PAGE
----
Using a Headset Mic vs. A Standalone Mic for Streaming


When it comes to streaming equipment, I strongly vouch for starting with whatever you’ve got. If you’ve only got the mic built into your laptop, use that first. If you have a gaming headset, that works as well. Upgrades can wait until you spend some time streaming with your current gear and figuring out

But when you’re ready to upgrade, would it be better to get a standalone microphone? Or would a nicer gaming headset do the trick? Using my own gear, I put these options to the test!

In the blue corner is my new HyperX Cloud Alpha S gaming headset. Regular price for this on Amazon is $120. In the red corner, my Blue Yeti Nano USB microphone, which regularly goes for $100. For $20 more, you’re also getting a quality headset that lets you hear the game and your voice chat clearly. Why not get the headset over the standalone microphone for the purposes of streaming?

As a head-to-head comparison, I recorded myself speaking with both. While the headset mic will suffice if you don’t have anything else, it gets trounced by the Blue Yeti Nano in terms of clarity and range. The even-cheaper Blue Snowball Ice at less than half the price of the headset sounds better than the mic on the HyperX headset. The headset mic sounds like a telephone by comparison to either of the standalone mics.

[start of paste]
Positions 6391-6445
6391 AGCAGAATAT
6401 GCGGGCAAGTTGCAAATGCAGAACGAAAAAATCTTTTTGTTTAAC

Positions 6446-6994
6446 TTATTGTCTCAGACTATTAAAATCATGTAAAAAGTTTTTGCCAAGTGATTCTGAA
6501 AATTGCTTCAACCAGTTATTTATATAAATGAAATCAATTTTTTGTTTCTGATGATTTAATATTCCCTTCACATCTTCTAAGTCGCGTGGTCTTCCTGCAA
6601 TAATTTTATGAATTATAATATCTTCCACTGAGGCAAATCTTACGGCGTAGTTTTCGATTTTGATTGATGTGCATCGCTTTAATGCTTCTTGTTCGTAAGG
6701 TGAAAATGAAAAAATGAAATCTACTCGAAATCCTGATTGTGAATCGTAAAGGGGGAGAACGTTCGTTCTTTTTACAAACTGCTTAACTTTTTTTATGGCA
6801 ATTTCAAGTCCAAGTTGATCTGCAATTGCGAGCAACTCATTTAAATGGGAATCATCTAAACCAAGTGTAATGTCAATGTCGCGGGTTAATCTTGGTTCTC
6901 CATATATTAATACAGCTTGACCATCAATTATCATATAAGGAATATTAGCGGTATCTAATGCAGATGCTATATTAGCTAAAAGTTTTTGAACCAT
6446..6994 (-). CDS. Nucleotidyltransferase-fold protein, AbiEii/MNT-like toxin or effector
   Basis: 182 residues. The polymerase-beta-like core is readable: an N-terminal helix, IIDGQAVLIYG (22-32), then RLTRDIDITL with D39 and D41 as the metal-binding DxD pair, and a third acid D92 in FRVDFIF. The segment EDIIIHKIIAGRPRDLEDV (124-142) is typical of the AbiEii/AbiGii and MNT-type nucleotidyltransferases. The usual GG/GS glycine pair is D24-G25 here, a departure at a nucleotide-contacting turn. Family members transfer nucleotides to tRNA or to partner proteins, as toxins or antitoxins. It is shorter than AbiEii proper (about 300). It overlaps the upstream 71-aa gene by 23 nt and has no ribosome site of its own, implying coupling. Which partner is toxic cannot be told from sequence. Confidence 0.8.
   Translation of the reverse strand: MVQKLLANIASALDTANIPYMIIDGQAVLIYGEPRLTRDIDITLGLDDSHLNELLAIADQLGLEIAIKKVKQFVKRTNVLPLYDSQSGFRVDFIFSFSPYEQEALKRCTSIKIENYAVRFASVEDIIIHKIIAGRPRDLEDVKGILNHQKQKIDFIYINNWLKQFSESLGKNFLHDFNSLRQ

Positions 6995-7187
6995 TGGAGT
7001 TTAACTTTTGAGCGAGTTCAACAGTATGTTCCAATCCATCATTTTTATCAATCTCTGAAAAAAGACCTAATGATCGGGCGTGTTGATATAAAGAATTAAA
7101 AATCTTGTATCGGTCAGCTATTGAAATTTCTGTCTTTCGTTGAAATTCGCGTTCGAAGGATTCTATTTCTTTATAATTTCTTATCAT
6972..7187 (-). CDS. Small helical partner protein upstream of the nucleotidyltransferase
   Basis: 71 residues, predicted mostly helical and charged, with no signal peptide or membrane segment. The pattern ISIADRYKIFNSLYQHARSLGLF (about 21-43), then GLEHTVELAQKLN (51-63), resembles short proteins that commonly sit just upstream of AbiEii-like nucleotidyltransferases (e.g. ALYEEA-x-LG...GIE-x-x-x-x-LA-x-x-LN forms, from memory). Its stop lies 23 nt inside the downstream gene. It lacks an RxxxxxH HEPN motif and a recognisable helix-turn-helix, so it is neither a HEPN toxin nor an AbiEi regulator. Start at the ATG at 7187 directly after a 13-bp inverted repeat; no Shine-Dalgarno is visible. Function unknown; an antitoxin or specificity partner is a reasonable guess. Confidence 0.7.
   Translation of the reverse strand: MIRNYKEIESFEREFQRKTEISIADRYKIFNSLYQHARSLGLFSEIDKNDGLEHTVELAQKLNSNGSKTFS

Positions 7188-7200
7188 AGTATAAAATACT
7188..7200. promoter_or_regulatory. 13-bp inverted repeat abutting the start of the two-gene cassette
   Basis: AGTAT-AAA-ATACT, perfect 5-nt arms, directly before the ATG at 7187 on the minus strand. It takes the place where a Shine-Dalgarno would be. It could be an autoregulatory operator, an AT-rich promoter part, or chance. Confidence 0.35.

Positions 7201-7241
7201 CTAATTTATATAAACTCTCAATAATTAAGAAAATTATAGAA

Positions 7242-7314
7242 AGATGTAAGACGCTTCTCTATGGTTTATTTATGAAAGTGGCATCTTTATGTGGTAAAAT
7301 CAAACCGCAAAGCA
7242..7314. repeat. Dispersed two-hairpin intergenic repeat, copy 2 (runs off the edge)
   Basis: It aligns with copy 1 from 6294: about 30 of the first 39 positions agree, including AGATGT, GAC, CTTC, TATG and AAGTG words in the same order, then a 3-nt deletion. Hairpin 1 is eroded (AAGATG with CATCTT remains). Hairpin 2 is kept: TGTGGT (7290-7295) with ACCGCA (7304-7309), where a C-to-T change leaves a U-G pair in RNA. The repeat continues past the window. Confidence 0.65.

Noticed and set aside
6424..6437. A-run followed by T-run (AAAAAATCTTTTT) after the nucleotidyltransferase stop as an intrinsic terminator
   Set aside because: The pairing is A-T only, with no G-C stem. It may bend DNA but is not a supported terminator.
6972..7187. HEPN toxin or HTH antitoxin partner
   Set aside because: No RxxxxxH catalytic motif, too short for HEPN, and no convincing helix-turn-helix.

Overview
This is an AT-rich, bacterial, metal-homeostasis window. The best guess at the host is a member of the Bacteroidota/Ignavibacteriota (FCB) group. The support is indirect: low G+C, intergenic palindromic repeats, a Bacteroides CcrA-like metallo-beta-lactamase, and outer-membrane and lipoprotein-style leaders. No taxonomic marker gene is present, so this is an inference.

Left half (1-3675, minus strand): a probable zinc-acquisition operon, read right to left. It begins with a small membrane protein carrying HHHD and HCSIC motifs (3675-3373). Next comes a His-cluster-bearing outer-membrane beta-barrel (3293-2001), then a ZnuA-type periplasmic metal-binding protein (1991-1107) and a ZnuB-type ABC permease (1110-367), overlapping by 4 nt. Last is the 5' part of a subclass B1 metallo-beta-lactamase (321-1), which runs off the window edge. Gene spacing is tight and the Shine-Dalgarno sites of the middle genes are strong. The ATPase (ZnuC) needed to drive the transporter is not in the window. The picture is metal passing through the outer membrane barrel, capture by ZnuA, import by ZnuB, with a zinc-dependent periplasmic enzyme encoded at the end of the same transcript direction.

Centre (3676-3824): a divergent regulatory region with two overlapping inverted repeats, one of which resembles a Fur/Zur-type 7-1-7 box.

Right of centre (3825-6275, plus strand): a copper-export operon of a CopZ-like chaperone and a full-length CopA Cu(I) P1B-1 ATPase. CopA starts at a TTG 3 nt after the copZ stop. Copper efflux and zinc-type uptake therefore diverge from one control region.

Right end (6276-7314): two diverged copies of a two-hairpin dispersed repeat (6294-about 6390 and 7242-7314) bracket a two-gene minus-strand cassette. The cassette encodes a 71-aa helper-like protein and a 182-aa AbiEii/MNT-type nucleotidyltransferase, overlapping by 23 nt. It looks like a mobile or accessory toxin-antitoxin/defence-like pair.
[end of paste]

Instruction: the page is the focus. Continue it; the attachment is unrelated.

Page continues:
There are other inherent disadvantages to the headset format. With the mic positioned so close to your mouth, headset mics are more prone to picking up plosive sound. Plosives are the popping noises you hear sometimes when someone says something with a hard “P” or “B”. It’s much easier to negate those with a pop filter on a standalone mic. Also, with the mic attached to your head, any sort of head movements or adjustments to the mic position will get picked up by the mic and sound terrible.

Again, if the headset is all you’ve got and you’re not in a position to move from it, keep using it. It’s more important to develop a feel for streaming before investing in the medium. Heck, maybe you just want the Tyler1 sound, and that’s certainly a vibe. But if you’re in the market for a microphone for streaming, I would strongly nudge you towards a standalone mic. Even an average USB mic at the level of a Blue Snowball Ice will sound better than the microphone from a higher-end gaming headset at a fraction of the cost. Your viewers will appreciate the bump in quality!


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